Looking at an image of (renowned Washington governor) Isaac Stevens, two things come to mind. First, he has a striking resemblance to Brad Pitt. Second, he looks like a man that gets what he wants, come hell or high water. As the first Territorial Governor of Washington and the Superintendent of Indian Affairs, Stevens did get what he (and by extension President Franklin Pierce) wanted. Charged with securing the land and cooperation of local tribes, Stevens negotiated a series of treaties, procuring the legal rights to 64 million acres of land in less than a year. Exuding the nineteenth century belief that land not dedicated to traditional farming was going to waste, Stevens’ treaties carried the underlying belief that Native Americans needed to assimilate into general—white—American culture by living and farming on designated reservations. However, Stevens also included a safety net of sorts in his treaties. Native Americans negotiated one key phrase in all of the treaties: “right of taking fish at all usual and accustomed grounds and stations is further secured to said Indians in common with all citizens of the Territory.” In Stevens’ eyes, the phrasing eliminated the U.S. government’s obligation to supply food to the tribes during the transitional period from their traditional way of life to their lifestyle on reservations.[i] His work complete, Stevens left the rain of the Pacific Northwest in 1857. However, his treaties and their phrasing would have long-standing implications.
Committed to the yeoman farming ideal, many early American settlers concerned themselves with farming, logging, and mining, while Native Americans continued to fish at their usual and accustomed areas. However, by the turn of the 20th century the bountiful salmon and trout of the Evergreen State brought the issue of native fishing rights to the forefront. A tug-of-war between native fishing rights and entrepreneurial commercial fishing endeavors further strained already tense relationships, illuminating the muddied intentions of the state of Washington and prompting legal action.
The 1940s brought with it a merry-go-round of legal proceedings that revealed the state of Washington’s evolving intent when it came to tribal fishing within its borders. As early-stage resource conservation played out in the state, a key legal ruling laid out the state’s intent “to impose on Indians equally with others…as…necessary for the conservation of fish.”[ii] The 1942 Tulee v. Washington decision sounded a warning that the state would not stop at encroachment on native fishing rights in order to conserve the fish supply that was deemed economically crucial to the state. Several years later, in 1963, the courts reaffirmed the state’s authority in Washington v. McCoy, which upheld that the state had the right to police Native Americans through “reasonable and necessary regulations.”[iii] Further exacerbating the situation were hydroelectric dams, logging, and pollution, among many other external factors, all of which severely diminished salmon and steelhead populations. However, instead of targeting one of these outside elements to preserve fish runs, the state of Washington aimed to limit native fishing rights. As a result, what had started as confusion and frustration bubbled over into activism on the part of native tribes. Fish-ins became a common tool used by Native Americans to bring awareness to the issue and to lobby for authentic changes.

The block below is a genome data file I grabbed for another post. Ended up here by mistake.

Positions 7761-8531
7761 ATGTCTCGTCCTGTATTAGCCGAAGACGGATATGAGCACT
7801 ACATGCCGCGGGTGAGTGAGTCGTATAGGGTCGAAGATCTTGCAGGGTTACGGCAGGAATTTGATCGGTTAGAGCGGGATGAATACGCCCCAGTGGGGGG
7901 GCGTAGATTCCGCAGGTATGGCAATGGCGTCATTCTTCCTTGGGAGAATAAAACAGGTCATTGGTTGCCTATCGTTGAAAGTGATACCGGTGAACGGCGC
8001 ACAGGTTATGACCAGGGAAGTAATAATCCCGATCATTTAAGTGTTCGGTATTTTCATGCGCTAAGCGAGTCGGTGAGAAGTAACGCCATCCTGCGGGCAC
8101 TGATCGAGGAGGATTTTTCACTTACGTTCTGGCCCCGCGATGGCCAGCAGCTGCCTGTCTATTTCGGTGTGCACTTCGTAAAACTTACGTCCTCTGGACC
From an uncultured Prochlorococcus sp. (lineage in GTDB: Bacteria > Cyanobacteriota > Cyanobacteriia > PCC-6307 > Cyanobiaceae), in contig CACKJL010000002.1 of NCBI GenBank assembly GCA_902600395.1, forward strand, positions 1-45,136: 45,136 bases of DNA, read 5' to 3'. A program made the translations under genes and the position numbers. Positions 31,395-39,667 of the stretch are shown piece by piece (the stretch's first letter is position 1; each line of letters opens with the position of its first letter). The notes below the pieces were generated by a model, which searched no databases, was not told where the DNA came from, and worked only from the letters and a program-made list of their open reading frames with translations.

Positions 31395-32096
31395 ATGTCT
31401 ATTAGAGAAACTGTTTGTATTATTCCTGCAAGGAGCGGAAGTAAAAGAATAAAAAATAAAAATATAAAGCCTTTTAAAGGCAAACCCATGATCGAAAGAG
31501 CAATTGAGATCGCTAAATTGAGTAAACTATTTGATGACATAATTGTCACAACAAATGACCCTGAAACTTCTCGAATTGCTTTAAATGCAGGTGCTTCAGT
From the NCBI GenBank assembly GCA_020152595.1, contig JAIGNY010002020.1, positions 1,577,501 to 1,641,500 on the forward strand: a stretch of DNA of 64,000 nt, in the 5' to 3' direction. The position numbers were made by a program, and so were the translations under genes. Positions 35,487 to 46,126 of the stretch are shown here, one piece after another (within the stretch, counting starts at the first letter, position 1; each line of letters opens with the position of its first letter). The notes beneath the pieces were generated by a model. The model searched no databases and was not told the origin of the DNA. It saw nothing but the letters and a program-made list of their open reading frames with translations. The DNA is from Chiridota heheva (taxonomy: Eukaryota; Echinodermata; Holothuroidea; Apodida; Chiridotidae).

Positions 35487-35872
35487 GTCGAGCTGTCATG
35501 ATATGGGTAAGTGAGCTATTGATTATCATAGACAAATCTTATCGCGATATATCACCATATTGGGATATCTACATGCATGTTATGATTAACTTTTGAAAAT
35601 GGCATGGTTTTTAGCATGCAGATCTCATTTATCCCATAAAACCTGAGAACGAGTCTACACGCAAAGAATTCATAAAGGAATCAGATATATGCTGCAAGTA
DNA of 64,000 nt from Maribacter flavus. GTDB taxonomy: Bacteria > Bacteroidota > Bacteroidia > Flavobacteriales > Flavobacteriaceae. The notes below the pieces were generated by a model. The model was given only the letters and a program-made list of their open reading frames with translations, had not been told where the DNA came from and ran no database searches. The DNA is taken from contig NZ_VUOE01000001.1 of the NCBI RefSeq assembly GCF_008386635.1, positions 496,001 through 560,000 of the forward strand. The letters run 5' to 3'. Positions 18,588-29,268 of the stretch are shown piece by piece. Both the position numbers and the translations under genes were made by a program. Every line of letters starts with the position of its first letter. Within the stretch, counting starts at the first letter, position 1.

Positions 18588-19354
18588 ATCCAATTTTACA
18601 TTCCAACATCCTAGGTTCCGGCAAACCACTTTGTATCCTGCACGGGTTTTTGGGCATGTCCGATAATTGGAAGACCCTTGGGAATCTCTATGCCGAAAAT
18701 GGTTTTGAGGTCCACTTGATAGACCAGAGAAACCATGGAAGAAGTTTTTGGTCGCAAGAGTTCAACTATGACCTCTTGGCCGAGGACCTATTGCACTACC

The situation continued to escalate, and by the 1970s, tribal members finally secured the means by which to fight these restrictions. In 1970, nine days after violence erupted between Native Americans and the Washington State Game Department and state police on the Puyallup River, the U.S. Attorney for Western Washington filed U.S. v. Washington, the case that set the stage for what would become known as the Boldt Decision. Acting in trust for the tribes, the United States challenged the right of Washington State to regulate fishing on reservations created by federal treaties, and for the next several years, U.S. v. Washington made its way through the hierarchy of courts. Starting on August 27, 1973 Federal Judge George Boldt held court six days a week, including on the Labor Day holiday. The marathon proceedings included the testimony of tribal members and 49 expert witnesses. It wasn’t until February 12, 1974 that Boldt issued his ruling, which allocated 50% of the annual catch to treaty tribes. Citing Stevens’ phrasing of “usual and accustomed grounds,” Boldt maintained that it was out of the purview of the state to regulate something that had belonged to the tribes all along. Boldt’s decision prompted the state of Washington to standardize fishing by non-natives, which infuriated fishermen across the state. In 1975 the Ninth Circuit Court of Appeals upheld Boldt’s ruling, as did the U.S. Supreme Court in 1979. [iv]
For the past 40 years the Boldt Decision has dictated fishing policies in Washington state, but the fight over the ever-diminishing supply of fish remains very much alive. Equally alive is Isaac Stevens’ phrasing of “usual and accustomed grounds,” which, when thinking back to Isaac Stevens’ original intent, possesses a certain degree of irony.
– Stephanie Milne-Lane
[iii] Mary B. Isely, “Uncommon Controversy: Fishing Rights of the Muckleshoot, Puyallup, and Nisqually Indians, A Report Prepared for the American Friends Service Committee,” Seattle: University of Washington Press, 1970.
[iv] Federal Judge George Boldt Issues Historic Ruling Affirming Native American Treaty Fishing Rights on February 12, 1974, HistoryLink File #5282, Accessed April 28, 2015.